Four interesting but not so useful watch complications


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In the watchmaking world, the term complication refers to any function in a watch beyond the simple display of hours and minutes. Basically, the more things a timepiece does, the more complications it has. Some of the most common complications include chronographs, day/date displays, dual time zones, alarm, power reserve indicator and many other. Practical and useful, they are designed to provide information that is helpful to users. However, there are some complications that are not very useful to an ordinary user. Instead, they are more seen as a statement, a feature that highlights the brand’s exceptional watchmaking ability. In this article we will go through some of these “useless” complications. They are not in any particular order, just some I personally find interesting.

The equation of time displays the difference between the actual solar time and the 24-hour day, termed “civilian time”. This difference varies between plus or minus 15 minutes. Because of the Earth’s elliptical orbit and inclined rotation axis, only four days are exactly twenty-four hours long. Many brands use this complication in their watches including Girard-Perregaux, Blancpain, Audemars Piguet, Patek Philippe and Panerai. On some watches, the equation of time is displayed on an arc or subdial with graduation from minus 15 to plus 15 minutes. Other timepieces feature two minute hands – one for the true solar time and the other for the “civilian” time.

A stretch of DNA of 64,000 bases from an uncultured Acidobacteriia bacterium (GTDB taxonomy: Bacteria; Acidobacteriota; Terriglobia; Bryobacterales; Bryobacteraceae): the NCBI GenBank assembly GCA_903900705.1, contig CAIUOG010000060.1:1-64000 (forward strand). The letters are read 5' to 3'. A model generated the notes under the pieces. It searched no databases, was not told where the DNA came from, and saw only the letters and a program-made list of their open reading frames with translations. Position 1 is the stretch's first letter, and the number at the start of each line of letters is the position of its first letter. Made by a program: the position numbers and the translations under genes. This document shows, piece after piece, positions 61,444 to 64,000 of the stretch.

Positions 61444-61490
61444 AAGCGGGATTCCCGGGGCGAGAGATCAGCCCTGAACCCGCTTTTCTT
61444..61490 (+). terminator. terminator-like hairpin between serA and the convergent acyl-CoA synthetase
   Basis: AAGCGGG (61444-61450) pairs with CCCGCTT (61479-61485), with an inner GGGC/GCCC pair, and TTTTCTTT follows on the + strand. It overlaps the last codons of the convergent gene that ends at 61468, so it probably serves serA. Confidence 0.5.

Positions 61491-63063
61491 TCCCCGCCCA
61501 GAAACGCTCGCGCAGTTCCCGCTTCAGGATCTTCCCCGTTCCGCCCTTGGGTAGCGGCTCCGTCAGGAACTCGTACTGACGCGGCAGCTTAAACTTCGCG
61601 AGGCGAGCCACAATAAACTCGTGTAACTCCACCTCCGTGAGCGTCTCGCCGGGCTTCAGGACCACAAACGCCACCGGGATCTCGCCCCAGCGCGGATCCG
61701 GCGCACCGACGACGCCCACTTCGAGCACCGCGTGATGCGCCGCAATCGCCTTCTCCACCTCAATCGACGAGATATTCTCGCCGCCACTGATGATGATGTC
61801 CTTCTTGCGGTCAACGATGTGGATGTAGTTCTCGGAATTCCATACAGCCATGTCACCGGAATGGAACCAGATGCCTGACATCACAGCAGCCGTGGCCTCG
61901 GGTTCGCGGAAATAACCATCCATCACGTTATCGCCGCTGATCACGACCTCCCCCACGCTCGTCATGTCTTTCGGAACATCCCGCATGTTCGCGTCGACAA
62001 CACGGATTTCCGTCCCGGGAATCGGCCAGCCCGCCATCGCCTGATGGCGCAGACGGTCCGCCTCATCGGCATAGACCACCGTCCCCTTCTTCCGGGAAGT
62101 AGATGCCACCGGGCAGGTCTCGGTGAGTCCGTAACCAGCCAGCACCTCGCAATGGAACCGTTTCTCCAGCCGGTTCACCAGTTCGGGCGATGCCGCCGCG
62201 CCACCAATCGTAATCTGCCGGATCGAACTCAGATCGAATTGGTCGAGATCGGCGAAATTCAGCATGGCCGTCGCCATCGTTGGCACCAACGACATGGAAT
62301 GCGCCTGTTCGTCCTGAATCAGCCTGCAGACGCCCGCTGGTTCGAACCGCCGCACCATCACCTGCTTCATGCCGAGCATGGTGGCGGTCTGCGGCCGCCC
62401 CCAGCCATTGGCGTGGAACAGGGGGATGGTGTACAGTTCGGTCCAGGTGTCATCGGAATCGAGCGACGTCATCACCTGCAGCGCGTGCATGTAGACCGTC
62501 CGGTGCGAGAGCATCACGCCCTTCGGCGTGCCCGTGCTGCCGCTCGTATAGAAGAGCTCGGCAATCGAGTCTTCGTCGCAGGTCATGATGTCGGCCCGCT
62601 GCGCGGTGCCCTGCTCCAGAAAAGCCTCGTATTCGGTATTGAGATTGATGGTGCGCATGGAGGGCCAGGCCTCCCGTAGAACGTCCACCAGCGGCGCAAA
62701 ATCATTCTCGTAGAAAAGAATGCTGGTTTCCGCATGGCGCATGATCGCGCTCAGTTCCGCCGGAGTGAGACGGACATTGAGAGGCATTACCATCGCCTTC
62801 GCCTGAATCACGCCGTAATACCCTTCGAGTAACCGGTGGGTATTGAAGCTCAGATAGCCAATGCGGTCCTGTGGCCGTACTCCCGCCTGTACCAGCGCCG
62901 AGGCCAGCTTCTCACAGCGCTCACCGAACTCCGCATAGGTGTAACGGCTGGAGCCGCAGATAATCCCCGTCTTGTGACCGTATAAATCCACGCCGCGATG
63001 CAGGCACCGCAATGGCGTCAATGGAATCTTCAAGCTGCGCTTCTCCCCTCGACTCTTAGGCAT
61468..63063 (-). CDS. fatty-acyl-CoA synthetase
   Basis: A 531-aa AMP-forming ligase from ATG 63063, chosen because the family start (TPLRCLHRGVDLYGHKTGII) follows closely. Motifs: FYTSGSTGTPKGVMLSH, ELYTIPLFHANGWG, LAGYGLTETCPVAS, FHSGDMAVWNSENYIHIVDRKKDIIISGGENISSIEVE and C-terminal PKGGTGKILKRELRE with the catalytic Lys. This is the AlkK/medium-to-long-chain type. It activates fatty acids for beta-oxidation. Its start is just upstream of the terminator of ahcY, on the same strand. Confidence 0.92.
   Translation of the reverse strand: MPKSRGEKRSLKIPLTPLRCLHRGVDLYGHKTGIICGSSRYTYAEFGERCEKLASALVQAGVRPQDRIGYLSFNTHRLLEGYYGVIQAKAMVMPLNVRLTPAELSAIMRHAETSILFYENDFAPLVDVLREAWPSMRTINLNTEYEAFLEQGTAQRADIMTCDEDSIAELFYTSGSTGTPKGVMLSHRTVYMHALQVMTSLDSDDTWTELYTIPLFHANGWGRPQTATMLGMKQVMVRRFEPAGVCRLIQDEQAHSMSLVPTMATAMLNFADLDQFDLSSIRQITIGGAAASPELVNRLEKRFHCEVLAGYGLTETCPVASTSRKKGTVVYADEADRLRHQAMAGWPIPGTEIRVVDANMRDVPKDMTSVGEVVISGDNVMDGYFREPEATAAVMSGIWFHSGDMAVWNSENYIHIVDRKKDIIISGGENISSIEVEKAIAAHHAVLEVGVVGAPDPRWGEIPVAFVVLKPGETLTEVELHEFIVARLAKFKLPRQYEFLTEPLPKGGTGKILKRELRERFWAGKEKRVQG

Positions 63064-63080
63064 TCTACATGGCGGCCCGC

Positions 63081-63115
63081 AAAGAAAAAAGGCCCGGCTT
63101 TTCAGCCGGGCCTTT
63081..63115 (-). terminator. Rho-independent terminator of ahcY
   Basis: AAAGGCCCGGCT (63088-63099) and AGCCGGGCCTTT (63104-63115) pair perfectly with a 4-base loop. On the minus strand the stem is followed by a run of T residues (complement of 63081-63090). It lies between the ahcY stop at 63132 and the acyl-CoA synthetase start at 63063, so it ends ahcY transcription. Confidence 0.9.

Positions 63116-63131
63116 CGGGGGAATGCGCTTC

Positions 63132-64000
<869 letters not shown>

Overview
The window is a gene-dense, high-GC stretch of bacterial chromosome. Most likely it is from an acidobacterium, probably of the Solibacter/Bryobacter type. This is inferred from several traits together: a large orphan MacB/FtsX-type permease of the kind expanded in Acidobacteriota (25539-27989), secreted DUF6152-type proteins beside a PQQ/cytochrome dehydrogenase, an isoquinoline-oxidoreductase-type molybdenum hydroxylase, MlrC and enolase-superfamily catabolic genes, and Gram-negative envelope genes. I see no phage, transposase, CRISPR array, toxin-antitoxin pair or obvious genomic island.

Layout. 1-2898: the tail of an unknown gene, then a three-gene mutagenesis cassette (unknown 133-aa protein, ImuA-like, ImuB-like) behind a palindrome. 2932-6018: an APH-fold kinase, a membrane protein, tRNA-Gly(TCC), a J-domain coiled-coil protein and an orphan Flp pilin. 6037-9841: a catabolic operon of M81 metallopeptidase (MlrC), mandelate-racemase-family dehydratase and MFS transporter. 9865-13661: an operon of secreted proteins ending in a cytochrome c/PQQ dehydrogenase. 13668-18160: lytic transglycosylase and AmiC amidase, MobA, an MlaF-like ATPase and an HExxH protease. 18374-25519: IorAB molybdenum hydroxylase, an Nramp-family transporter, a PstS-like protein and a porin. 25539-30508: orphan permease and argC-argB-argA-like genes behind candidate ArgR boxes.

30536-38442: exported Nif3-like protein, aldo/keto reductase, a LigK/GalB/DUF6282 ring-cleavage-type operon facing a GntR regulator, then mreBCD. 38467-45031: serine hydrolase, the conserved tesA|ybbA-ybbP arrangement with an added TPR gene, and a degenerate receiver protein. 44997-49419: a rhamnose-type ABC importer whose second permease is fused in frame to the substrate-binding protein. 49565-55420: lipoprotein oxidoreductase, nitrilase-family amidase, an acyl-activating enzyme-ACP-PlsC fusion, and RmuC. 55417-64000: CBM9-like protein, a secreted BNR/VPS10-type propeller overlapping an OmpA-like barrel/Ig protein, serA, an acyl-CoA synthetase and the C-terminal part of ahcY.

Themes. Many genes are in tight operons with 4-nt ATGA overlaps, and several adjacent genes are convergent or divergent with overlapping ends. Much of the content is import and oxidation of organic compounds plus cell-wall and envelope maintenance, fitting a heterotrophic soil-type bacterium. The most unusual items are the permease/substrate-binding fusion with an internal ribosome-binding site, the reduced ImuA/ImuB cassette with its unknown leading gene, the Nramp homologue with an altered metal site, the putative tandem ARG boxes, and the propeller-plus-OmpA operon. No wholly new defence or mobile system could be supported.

Girard-Perregaux Equation of Time

The equation of time is mostly displayed on a subdial or arc

 

Next we have the “suspended time”. The first, and so far the only, watch that uses this complication is the Hermès Le Temps Suspendu. Essentially, this complication allows the user to “freeze” or suspend the time for as long as he/she wants. By pressing the pusher at 9 o’clock the hour and minutes hands jump instantly to a narrow “V” area at 12 o’clock while the date hand completely disappears from the sight and hides under the raised area. When user presses the button again, the hands return to the current time/date. What’s important is that during this whole process, the movement still runs in the background.

Hermès Arceau Temps Suspendu from The Jewellery Editor on Vimeo.

Another interesting feature is the Franck Muller’s “Crazy Hours”. Unlike most watches, the “Crazy Hour” pieces feature a random arrangement of hour numerals. For example a “6” is at 2 o’clock, “11” is at 3 o’clock, “8” at 12 o’clock and so on. This means that if the hour hand is pointing at “8”, you’re in the 8th hour even if the “8” is physically in the 12 o’clock spot. Every 60 minutes, the hour hand makes a quick jump to the next numeral, regardless of where that hour is placed on the dial. As opposed to these random jumps, the minutes hand follows a traditional 60 minutes cycle.

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The hours are displayed in a completely different order

 

And finally the word or two about the dead-beat seconds. Often called the “jumping seconds”, this complication is added to make the smooth sweeping seconds hand in a mechanical watch tick one time per second, similar to how quartz timepieces work. Although it looks simple, it is actually quite difficult to accomplish this feature. The dead-beat seconds complication requires extra gears and mechanics to slow down the rate of the seconds hand. Many collectors don’t like this complication as they prefer the charm of a sweeping second hand. Also, some consider that it makes their watch look like a quartz piece. There are a few brands that use this complication. The most notable model that incorporates this mechanism is the Jaeger-LeCoultre Geophysic.

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